Another one for my long-suffering hip flexors; the lunge reaches saw me sink into a deep lunge and reach my arms above my head to open my hips, chest, shoulders and spine, before lowering them and returning to a standard lunge position.
After a hefty chunk of time spent writing, each body part felt grateful to be moving and stretching again, and I felt a lot looser after finishing a few repetitions of the exercise.
"Really focus on [your back leg] doing the work here. Keep the glute engaged as you come down then, as you push back up, think about pulling the back knee forward," says Merrick.
"[This means that] the hip flexors are doing the work, both in terms of the stretching and also a little bit of strength."
The hip flexor muscles play a pertinent role in maintaining good posture, while a weak set can contribute to lower back pain. So, if I'm given the chance to stretch and strengthen them, I'm going to grab it with both hands.
6. Single-leg frog stretch
This was the movement that surprised me the most. Not only did it provide a nice stretch down the inside of my thigh, but the movement element also felt like it was hitting all the smaller muscles in my legs and hips that can be underserved by traditional strength training methods.
My usual leg-day sessions focus on compound exercises like squats and deadlifts. These are efficient moves, hitting major muscles like the glutes, quadriceps and hamstrings in one efficient hit, but it can still be good to mix things up every once in a while.
I felt like the single-leg frog stretch, with the dynamic hip extension added in, activated all the smaller stabilizing muscles like the abductors and adductors in my lower body—something that won't just help my athletic performance, but can also build a lower body that's more robust against injury.
I also noticed my forehead start to prickle with sweat towards the latter stages of each set, which was unexpected from a stretching session.
7. Kneeling extensions
I was pleased with myself for being able to do the full version of this stretch, as it looked quite daunting to begin with. If this is a concern for you too, Merrick also provides some slightly less intimidating variations to try—and I'd definitely recommend giving it a try.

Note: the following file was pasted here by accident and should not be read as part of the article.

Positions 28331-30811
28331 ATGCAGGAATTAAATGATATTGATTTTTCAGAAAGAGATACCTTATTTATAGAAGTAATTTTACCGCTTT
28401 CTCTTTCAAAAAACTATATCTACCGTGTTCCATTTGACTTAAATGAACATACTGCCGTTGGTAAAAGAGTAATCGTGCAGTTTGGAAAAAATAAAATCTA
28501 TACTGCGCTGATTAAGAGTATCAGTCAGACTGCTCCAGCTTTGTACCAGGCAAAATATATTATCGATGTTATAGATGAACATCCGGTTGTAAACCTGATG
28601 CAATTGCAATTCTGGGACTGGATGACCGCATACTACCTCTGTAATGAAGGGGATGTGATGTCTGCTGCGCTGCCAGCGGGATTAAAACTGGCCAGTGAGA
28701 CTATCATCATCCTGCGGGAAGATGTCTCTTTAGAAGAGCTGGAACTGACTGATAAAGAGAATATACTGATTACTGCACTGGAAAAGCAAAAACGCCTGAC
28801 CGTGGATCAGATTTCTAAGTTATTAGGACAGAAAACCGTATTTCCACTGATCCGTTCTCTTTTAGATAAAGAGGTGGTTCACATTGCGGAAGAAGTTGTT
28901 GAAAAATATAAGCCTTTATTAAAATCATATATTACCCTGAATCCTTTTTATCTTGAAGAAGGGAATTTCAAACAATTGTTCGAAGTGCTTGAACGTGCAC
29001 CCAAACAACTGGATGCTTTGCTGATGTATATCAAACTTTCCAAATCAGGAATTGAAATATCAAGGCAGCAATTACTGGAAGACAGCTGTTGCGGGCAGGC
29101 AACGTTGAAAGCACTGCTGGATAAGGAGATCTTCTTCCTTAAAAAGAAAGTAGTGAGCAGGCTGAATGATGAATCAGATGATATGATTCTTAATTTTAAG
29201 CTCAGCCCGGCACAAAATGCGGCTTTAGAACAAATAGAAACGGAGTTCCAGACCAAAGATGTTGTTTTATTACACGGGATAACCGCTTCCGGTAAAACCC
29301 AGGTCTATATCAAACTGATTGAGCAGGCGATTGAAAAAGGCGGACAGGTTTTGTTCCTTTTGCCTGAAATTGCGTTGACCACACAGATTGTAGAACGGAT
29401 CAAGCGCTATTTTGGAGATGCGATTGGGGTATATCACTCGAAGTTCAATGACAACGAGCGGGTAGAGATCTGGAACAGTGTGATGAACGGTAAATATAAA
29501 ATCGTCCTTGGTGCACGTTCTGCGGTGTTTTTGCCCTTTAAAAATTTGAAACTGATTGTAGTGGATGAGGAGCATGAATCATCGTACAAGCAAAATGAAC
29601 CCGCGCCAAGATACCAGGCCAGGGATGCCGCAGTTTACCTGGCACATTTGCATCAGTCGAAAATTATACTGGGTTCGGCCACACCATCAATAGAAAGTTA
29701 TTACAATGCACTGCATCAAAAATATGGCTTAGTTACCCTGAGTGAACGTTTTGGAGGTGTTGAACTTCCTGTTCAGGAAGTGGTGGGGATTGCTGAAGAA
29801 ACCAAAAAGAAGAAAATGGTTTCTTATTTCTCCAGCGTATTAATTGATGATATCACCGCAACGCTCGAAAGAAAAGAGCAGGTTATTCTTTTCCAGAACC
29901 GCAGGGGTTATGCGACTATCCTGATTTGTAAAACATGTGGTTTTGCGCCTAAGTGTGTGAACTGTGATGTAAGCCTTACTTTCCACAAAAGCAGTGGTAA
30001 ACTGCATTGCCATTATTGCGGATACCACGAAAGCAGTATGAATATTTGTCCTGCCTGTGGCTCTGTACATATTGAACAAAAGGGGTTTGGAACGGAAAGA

This is because the kneeling extension was my favorite stretch of the lot, opening up my chest and shoulders. I was also a big fan of the bonus stretch I felt in the quadricep (the muscles on the front of the thigh).
Would I do this routine again?
Merrick bills this as a "dynamic daily flexibility routine", and with just seven moves lasting 17 minutes in total, it's far from unfeasible. After finishing it, I had a bit of a play around by dropping into a squat and doing a few arm circles. And I was happy to find that everything felt a lot looser.
This session may not be a daily occurrence for me, but that's down to my lack of time and discipline. If I'm completely honest, my jam-packed routine of CrossFit, swimming, soccer and other sports means that I just want to crash out most evenings. As such, this stretching routine will be a fairly irregular (but much enjoyed) session for me.
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Harry Bullmore is a Fitness Writer for Fit&Well and its sister site Coach, covering accessible home workouts, strength training session, and yoga routines. He joined the team from Hearst, where he reviewed products for Men's Health, Women's Health, and Runner's World. He is passionate about the physical and mental benefits of exercise, and splits his time between weightlifting, CrossFit, and gymnastics, which he does to build strength, boost his wellbeing, and have fun.
Harry is a NCTJ-qualified journalist, and has written for Vice, Learning Disability Today, and The Argus, where he was a crime, politics, and sports reporter for several UK regional and national newspapers.